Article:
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Personalization and customization in the smart home

In the entertainment world, companies first focused on personalization to provide the best customized content search and discovery experiences, as well as to provide a competitive differentiator. Personalization and customization are becoming increasingly important elements of success, and companies are using these features and technologies to define services, derive new revenues and build a loyal base of customers.

Personalization has the potential to positively impact monetization. Theoretically, consumers will purchase, rent and subscribe to more content when that content is recommended to them based on their own preferences and search history, as well as the preferences and history of friends or other people with similar interests and demographics.

Controlling the smart home

The growth of the smart home has been, in many ways, slowed due to the difficulty of producing compelling mass market value propositions for thousands of personal and unique use cases. There are use cases that appeal to a mass of people, such as home security devices and smart thermostats, but where one household might want security and not energy, another household might want energy but not GPS. The package of solutions that appeals to one household is likely to be different from the package of solutions that works for another household.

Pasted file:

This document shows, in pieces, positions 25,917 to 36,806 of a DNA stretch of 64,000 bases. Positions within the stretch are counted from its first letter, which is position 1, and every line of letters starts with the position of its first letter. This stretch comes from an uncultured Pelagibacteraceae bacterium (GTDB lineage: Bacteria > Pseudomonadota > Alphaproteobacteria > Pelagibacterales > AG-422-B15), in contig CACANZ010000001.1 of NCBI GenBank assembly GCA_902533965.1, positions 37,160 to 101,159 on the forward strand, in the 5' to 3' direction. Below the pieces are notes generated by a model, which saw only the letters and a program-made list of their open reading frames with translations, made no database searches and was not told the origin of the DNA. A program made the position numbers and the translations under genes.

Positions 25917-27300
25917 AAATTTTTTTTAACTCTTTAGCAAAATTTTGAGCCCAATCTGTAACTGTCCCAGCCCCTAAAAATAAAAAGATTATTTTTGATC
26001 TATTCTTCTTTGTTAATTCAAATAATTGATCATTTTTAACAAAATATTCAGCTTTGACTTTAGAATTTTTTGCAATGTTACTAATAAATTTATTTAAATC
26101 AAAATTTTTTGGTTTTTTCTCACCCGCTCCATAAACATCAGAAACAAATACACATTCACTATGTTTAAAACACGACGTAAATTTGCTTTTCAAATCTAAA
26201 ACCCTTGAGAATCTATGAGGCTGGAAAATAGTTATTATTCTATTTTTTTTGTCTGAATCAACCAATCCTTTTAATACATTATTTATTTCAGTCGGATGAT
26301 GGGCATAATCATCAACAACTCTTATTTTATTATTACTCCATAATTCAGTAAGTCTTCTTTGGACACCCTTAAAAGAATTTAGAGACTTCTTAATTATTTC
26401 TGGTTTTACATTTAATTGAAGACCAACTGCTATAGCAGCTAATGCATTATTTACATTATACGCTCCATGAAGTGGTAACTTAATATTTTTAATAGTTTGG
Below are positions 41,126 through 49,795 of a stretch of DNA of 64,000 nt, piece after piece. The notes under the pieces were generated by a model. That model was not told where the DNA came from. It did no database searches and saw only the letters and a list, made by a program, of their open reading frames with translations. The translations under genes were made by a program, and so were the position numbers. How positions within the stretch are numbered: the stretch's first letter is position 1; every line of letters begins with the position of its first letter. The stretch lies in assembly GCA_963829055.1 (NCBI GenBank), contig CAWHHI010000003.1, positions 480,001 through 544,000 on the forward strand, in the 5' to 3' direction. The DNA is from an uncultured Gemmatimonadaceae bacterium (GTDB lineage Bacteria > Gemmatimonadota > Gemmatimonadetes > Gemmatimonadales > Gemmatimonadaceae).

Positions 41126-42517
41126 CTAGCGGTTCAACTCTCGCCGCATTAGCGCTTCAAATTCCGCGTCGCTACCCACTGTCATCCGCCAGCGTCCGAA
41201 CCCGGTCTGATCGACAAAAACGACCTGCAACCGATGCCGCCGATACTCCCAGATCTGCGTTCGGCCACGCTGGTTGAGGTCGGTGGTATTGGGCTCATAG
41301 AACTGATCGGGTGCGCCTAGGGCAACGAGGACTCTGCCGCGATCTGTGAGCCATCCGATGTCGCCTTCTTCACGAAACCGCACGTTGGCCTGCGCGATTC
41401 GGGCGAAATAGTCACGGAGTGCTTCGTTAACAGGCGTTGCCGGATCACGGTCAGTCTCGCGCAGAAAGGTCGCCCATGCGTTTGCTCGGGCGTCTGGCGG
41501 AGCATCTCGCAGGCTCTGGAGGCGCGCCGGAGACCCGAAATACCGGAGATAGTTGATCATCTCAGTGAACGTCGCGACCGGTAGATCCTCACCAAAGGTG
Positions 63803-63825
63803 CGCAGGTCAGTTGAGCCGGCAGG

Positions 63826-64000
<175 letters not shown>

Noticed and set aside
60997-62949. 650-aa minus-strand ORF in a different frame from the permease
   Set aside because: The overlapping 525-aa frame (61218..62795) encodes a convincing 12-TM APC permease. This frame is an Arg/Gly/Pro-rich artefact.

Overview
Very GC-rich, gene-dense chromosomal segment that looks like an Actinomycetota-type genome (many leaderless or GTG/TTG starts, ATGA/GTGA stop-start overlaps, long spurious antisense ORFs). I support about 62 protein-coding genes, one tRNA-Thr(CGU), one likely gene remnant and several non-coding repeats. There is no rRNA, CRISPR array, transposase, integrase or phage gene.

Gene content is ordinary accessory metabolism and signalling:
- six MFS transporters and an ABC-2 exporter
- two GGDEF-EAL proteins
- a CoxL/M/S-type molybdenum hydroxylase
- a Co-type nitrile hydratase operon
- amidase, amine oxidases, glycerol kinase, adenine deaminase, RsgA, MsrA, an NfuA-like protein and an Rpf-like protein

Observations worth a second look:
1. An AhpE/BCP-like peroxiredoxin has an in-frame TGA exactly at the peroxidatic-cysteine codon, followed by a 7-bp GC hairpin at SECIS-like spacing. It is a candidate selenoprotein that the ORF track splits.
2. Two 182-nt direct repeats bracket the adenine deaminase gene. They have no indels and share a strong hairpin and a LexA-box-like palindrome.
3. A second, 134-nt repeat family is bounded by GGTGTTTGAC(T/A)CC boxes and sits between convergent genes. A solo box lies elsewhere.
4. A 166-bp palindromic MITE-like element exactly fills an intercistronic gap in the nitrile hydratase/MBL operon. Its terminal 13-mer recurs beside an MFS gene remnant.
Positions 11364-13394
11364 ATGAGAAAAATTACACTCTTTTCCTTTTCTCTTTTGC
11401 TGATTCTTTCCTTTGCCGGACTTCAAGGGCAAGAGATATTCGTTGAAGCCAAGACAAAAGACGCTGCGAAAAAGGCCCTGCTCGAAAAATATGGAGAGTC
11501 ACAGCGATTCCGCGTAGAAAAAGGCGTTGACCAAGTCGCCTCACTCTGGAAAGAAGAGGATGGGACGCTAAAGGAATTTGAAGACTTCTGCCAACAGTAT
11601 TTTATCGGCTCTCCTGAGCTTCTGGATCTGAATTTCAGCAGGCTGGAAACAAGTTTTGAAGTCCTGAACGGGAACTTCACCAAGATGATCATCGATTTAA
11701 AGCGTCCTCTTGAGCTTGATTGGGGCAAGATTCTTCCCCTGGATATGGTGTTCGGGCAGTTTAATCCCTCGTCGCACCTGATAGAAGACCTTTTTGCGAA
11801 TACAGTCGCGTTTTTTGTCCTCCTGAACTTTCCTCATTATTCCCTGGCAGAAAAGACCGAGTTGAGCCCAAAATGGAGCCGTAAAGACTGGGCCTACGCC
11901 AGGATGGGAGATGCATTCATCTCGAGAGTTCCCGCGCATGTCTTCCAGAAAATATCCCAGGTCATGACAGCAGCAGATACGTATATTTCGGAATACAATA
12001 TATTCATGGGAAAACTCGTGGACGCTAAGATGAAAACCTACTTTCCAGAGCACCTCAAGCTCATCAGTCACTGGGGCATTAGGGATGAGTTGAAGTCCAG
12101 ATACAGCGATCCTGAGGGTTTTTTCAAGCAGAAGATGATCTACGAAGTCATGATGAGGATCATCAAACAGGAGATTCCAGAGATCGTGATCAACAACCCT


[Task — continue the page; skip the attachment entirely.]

Daily Usage of Smart Home Devices in U.S. Broadband HouseholdsA wide range of devices are vying to become the go-to device in the home, including streaming media devices (e.g., Apple TV), personal assistants (e.g., Amazon Echo) and home robots (e.g., Robotbase’s in-home assistant). TV makers are also interested in positioning their devices as the main control hub in the home.

The ultimate smart home controller will be multi-purpose with an open platform supportive of third-party apps and will be able to control multiple use cases. These elements are necessary to support the trend towards the personalization of almost every connected experience.

One example is the Amazon Echo, a personal assistant controlled by voice. The device provides weather information, sports scores, shopping and to-do lists, streams music and reads recipes. The device also supports other smart home devices, such as Phillips Hue lightbulbs and Belkin’s WeMo product line. With a growing list of smart home partners, Amazon is developing the Echo into a smart home controller.

A shift in relationships

As devices are added to the home, CE makers are working to try to own the relationship with the consumer instead of working through service providers, who have long owned this relationship because they aggregate and bill for content and related services.

Traditional pay-TV providers aggregate local channels and offer bundled payments for voice, Internet, video and smart home services. Consumers generally believe that bundling provides lower costs for such services; cable companies and telcos reinforce that notion through their pricing structures. While device makers generally do not sell services, the Roku Account is a one-stop payment service that consumers can use to pay for content services provided by content partners that have elected to process transactions through Roku. Consumers can pay content providers through the Roku account for content subscriptions, rentals and purchases. One-stop pay on a streaming device simplifies the process, provides a better user experience and provides a sense of security, as consumers do not need to share their personal credit information with multiple companies. It is expected that similar conveniences will become available on personal assistance devices.

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